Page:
☞13. While confessing a fault (or expressing a negative idea) the sequence of the personal pronouns should be as follows:
I, you and he are in the wrong and will be punished.
[First person first, second person next and third person last]
☞14. While expressing a positive idea or praise, the sequence of the personal pronouns should be as follows:
You, He and I will get an award for the good work we have done.
[Second person (2), third person (3), and first person (1)]
You, he and I have finished the work.
Ram, I and you have finished our studies. (Incorrect)
You, Ram and I have finished our studies. (Correct)
☞15. After ‘BUT’, ‘EXCEPT’, ‘BETWEEN’ and ‘LET’ the pronoun is used in objective case where as after such as in’ the subjective case
Ex.- Everyone laughed but I. (Incorrect)
Everyone laughed but me. (Correct)
Now attended the meeting except he. (Incorrect)
Now attended the meeting except him. (Correct)
Let we laugh away our sorrows. (Incorrect)
Let us laugh away our sorrows. (Correct)
This is between you and I. (Incorrect)
This is between you and me. (Correct)
They do not have a lining far such a person as me. (Incorrect)
They do not have a liking for such a person as I. (Correct)
☞16. ‘Some’ is used in affirmative sentences to express quantity or degree.
‘Any’ is used in Negative or interrogative sentences.
Ex.- I shall buy some apples.
I shall not buy any apples.
Have you bought any apples?
I shall read any book. (Incorrect)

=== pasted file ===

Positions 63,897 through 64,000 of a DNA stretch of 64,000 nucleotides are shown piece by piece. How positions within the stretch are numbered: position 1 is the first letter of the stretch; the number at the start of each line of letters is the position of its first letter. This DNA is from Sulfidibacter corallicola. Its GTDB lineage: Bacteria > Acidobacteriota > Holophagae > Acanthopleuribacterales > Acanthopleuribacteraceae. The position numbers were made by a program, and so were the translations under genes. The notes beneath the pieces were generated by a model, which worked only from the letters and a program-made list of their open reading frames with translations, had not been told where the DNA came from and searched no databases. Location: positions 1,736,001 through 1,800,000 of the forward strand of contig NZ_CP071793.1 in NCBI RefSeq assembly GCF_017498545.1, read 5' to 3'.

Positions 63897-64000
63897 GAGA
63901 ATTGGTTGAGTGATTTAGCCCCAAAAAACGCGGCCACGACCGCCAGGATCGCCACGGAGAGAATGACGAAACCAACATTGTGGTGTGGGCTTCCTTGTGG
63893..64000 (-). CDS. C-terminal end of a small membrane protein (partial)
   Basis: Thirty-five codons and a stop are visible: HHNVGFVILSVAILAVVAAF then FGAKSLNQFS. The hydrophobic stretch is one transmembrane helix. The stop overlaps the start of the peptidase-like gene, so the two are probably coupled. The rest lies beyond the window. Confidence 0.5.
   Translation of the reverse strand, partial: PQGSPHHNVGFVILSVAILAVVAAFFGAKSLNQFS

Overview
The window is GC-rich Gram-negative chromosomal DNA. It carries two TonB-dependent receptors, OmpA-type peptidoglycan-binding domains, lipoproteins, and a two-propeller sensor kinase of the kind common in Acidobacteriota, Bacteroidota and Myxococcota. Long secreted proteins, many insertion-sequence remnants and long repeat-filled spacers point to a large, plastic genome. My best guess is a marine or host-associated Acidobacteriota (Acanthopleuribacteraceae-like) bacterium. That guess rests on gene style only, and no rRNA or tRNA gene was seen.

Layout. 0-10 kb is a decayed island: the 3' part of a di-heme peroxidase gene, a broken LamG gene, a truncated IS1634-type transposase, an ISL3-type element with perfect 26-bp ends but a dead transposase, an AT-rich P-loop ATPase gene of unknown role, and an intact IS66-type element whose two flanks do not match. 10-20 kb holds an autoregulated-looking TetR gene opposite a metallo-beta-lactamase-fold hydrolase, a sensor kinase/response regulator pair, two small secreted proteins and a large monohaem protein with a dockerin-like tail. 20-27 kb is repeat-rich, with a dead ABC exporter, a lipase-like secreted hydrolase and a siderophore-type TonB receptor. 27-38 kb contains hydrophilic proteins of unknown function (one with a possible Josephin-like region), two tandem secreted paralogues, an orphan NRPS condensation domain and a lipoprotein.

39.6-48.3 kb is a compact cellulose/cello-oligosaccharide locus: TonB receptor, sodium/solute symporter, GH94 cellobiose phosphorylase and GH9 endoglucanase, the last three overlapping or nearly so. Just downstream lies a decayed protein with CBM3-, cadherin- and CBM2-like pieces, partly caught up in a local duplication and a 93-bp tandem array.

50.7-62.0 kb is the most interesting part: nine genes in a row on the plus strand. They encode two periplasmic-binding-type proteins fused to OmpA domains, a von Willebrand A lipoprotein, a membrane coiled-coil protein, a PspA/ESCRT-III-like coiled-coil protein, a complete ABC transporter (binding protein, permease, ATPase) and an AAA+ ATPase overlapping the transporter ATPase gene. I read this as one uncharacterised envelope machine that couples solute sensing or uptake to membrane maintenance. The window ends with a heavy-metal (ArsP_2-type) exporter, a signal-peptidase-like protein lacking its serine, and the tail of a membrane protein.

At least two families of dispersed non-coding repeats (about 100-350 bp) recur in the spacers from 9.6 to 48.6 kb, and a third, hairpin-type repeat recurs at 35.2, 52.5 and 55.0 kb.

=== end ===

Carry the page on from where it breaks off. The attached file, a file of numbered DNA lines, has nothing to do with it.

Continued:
I shall read some book. (Correct)
☞17. Enjoy, apply, resign, acquit, drive, exert, avail, pride, absent, drink, oversleep, overreach, Revenge, present etc. when used as transitive verbs, always take a reflexive pronoun after them.
Ex.- He absented from the class. (Incorrect)
He absented himself from the class. (Corrected)
He presented himself before the manager.
He absented himself from the office today.
☞18. When a pronoun stands for a collective noun, it must be in the singular number and in the neuter gender if the collective noun is viewed as a whole-
Ex.- The Jury gave its verdict.
The Jury were divided in their opinions.
☞19. (a) Each other is used about two persons.
Ex.- The two brothers disliked each other.
Romeo and Juliet loved each other.
The two children quarreled with each other.
(b) One another is used about more than two-
Ex.- Good boys do not quarrel with one another.
All the students of the class are friendly, they like one another.
☞20. The pronouns who, whom, whose are generally used for persons
Who - Nominative case
Whom - Objective case
Whose - Possessive case
Ex.- Shikha is the student who got an award.
They are the thieves whom the police caught.
This is the student whose certificates are lost.
☞21. Use of ‘WHICH’
(a) For infants, small animals and objects.
Ex.- This is the baby which was lost in the theatre.
This is the dog which my friend bought from the U.S.
(b) When selection is expressed.
Ex.- Which of these television sets do you want to purchase?
(c) To refer to a sentence
Ex.- He was said to be drunk, which was not true.
☞22. Uses of ‘THAT’
(a) For persons, lifeless things and small animals in the singular or in the plural number.
Ex.- This is the girl that failed in the exam.
This is the Radio that I bought Yesterday.
(b) As a substitute for a singular noun already mentioned.
Ex.- The weather of Hyderabad is for better than Chennai. (Wrong)
The weather of Hyderabad is far better than that of Chennai. (Right)